At the end of World War II, all the (partly) assimilated Mennonite groups in Ontario launched their own private high schools. Partly this was related to changes in the Ontario high school system during the war, which renewed an emphasis on patriotic teaching. In the fall of 1944 a reinvigorated cadet training program for boys in high school became compulsory, complete with uniforms and drills. Mennonite boys could ordinarily request an alternative activity such as first aid training, but peer pressure to join the cadets was strong. All the more assimilated Mennonite denominations had seen a significant number of their young men enter active military service during World War II, so an alternative to Ontario’s British-oriented curriculum became attractive to Mennonite leaders.
In addition, the more culturally comfortable Mennonites, as well as the churches from the 1920s immigration of Mennonites from the Soviet Union, believed more advanced education enhanced Christian service, particularly for those considering a Christian vocation. Increasing interest in overseas mission work only underscored the need for adequate preparation.
We talked earlier of the Mennonite Brethren high school in Virgil, Ontario, Eden Christian College, as it was known for most of its years. This week we’re look at United Mennonite Educational Institute, located in the Leamington Mennonite community.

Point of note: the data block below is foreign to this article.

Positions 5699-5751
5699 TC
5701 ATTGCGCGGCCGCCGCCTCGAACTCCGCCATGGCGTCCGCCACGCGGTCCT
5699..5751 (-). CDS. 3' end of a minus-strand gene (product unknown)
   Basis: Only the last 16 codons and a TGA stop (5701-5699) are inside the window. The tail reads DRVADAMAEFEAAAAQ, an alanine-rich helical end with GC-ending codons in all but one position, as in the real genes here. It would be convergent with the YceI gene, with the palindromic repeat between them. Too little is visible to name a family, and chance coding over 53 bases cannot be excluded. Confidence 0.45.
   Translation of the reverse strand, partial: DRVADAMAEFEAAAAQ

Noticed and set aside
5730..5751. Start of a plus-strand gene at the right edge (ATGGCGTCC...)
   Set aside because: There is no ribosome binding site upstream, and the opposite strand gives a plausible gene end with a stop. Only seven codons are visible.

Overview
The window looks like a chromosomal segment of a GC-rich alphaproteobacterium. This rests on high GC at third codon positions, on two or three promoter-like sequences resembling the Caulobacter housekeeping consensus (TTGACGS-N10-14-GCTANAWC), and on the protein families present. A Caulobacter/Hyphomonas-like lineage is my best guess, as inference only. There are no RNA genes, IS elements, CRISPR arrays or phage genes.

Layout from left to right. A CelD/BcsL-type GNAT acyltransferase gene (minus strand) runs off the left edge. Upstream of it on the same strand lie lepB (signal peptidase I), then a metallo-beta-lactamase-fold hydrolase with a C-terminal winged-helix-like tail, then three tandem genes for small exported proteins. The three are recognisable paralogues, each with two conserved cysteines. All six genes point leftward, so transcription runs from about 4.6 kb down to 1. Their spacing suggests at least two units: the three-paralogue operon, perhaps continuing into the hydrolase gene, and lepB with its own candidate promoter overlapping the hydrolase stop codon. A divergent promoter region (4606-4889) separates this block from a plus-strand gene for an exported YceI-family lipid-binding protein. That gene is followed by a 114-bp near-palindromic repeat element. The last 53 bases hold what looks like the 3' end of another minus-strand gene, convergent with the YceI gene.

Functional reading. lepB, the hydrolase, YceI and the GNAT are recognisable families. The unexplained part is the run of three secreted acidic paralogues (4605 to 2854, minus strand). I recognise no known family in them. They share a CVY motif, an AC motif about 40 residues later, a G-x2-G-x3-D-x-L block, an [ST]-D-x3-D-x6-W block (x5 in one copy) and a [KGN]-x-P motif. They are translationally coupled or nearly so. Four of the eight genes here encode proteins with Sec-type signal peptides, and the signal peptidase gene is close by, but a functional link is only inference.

The majority of Mennonites in the Leamington area were United Mennonites (also from the 1920s migration), so it was this group that had the resources and enrollment potential to envision a high school to serve that community. As in Virgil, first Bible school courses were taught at the Leamington United Mennonite Church in the 1930s, but those ended with the beginning of World War II.
Word reached Leamington that United Mennonite students in Niagara planned to attend the Brethren in Christ’s Ontario Bible School in fall 1943. After a visit to the Leamington community by Brethren in Christ bishop Ernest J. Swalm, during which he stayed with elder N. N. Driedger, Swalm successfully addressed concerns of the Leamington people. Thus twelve boys from Leamington joined those from Niagara who attended Ontario Bible School that fall. The following year twenty students from Leamington attended, including some girls.
By fall 1945, however, the Bible school in Leamington decided to add some high school courses to its curriculum. Jacob A. Dyck and John C. Neufeld taught the courses in the Leamington United Mennonite Church basement, with an attendance of twenty-five students in grades nine and ten.
In 1946 a building for the United Mennonite Bible School was erected on seven acres of land along Concession 6 north of Leamington. The school added grade eleven in 1946 and grade twelve in the following year. The first classes in the new building began in January 1947.